Re: A330 crash (was: B777 order list)

From:         kls@ohare.Chicago.COM (Karl Swartz)
Organization: Chicago Software Works, Menlo Park, California
Date:         21 Nov 95 01:19:31 
References:   1 2 3 4
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>> previous remarks because I thought it was really impressive that Boeing
>> was able to certify a brand new aircraft (B777) right on time.  Most of
>> all, Boeing did it without losing a test aircraft! ;-) (Sorry, I cant'
>> resist.)

>I'd like to mention that the reason why Airbus lost the A330 in 1994 was
>because of the dedication of the test crew to gather the best data.

Wrong, though that was a very early explanation, when only the barest
preliminary facts were known.

>I don't want to rehash details....

Evidently because you don't know what they are.

>when the (chief) test pilot observed the autopilot problem upon take
>off, he chose not to disengage immediately so that they could better
>analyze the situation.

First, the autopilot problem manifested itself significantly after
takeoff.  Several attempts to engage the autopilot immediately after
takeoff were unsuccessful, for reasons which are unclear to me.  At
approximately 6 seconds after takeoff (TO +6 sec.), the autopilot was
successfully engaged, but did not activate because the First Officer
was pushing forward (i.e., commanding a nose-down) on his sidestick.
The autopilot activated 2 seconds after engagement, at TO +8 sec.,
and at about TO +8.4 sec. switched to ALT* (altitude acquisition)
mode, which lacked the envelope protection present throughout all of
the A330's other flight modes.

The Captain was not even aware of what the autopilot was doing as he
was occupied throttling back the #1 engine and then cutting off the
blue hydraulic system, the latter occurring between TO +10 sec. and
TO +12 sec., several seconds after activation of the autopilot.  At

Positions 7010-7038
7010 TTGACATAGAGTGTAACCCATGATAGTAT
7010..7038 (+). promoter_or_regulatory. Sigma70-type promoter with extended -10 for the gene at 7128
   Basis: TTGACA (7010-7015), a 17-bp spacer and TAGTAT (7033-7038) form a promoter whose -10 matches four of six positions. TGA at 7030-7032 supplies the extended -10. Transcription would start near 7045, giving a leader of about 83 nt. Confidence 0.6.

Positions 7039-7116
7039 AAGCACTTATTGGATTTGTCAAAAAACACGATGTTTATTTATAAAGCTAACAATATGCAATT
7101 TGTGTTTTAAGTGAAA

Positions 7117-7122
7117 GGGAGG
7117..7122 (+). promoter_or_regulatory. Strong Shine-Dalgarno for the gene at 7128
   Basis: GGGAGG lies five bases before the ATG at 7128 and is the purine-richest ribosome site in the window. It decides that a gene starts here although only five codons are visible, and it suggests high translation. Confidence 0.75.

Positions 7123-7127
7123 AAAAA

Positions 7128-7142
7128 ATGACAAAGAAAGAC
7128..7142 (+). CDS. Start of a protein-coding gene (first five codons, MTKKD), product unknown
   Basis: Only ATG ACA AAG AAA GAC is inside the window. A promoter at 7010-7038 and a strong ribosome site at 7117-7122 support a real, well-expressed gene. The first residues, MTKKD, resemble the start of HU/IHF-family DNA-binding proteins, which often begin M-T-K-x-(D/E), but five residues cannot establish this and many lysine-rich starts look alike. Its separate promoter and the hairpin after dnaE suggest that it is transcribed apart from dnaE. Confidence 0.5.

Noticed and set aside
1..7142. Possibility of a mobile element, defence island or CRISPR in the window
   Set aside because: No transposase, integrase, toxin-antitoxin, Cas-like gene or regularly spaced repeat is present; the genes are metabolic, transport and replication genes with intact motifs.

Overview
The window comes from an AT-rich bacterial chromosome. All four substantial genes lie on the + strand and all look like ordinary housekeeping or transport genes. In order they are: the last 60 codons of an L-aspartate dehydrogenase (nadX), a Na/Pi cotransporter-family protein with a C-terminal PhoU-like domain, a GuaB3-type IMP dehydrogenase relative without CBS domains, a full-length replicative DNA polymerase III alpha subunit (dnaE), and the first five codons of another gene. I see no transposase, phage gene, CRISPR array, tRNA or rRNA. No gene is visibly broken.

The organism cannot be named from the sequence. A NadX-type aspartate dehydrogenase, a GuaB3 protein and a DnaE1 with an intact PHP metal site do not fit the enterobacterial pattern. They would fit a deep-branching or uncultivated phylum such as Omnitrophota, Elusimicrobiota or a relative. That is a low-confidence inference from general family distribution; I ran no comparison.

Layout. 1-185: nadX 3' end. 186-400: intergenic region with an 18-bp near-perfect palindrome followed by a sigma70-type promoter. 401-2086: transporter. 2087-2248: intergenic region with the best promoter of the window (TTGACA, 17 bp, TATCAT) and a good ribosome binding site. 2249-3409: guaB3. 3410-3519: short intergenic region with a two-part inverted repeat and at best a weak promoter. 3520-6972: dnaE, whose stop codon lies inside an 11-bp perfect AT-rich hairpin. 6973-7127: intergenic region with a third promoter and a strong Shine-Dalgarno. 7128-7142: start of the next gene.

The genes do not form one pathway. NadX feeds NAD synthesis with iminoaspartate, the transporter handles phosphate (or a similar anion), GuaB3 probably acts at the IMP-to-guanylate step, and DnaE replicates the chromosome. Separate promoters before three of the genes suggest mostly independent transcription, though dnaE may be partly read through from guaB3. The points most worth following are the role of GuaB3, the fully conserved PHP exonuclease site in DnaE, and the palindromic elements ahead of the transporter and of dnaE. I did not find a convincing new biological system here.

TO +15 sec., he finally realized something was amiss -- the CVR has
him saying "And I ... I don't know what's gone."  After several
seconds of confusion (trying to figure out how to save the plane,
not trying to study the thing), he disconnected the autopilot at TO
+19 sec. and begain attempting recovery by pushing his sidestick to
full forward and applying full right rudder at TO +20 sec.  Alas, his
actions came too late and they did not have sufficient altitude in
which to manuever.

>When he, however, did take controls into manual it was too late and
>the tail made contact. What happened next is well known.

You almost make it sound like it was a hard tail strike.  In fact,
the aircraft was banked 18 seg. to the left and 15 deg. nose-down when
it crashed (at TO +38 sec.).  The left wingtip hit first; the tail was
probably the last portion of the aircraft to impact, though just prior
to impact the descent rate was roughly 9,000 ft/min. so there was very
little time between the two.

>Losing the aircraft was nothing.

Sure, what's $100+ million when your hand is deeply ensconced in the
government's pocket?

>Losing seven lives wasn't.

Especially when you consider that four of them had no business being
aboard what was clearly a test flight.  Perhaps if they had bothered
to have *two* test pilots flying the plane (the First Officer was an
A320 line pilot) they might all have lived.

--
Karl Swartz	|Home	kls@chicago.com
		|Work	kls@slac.stanford.edu
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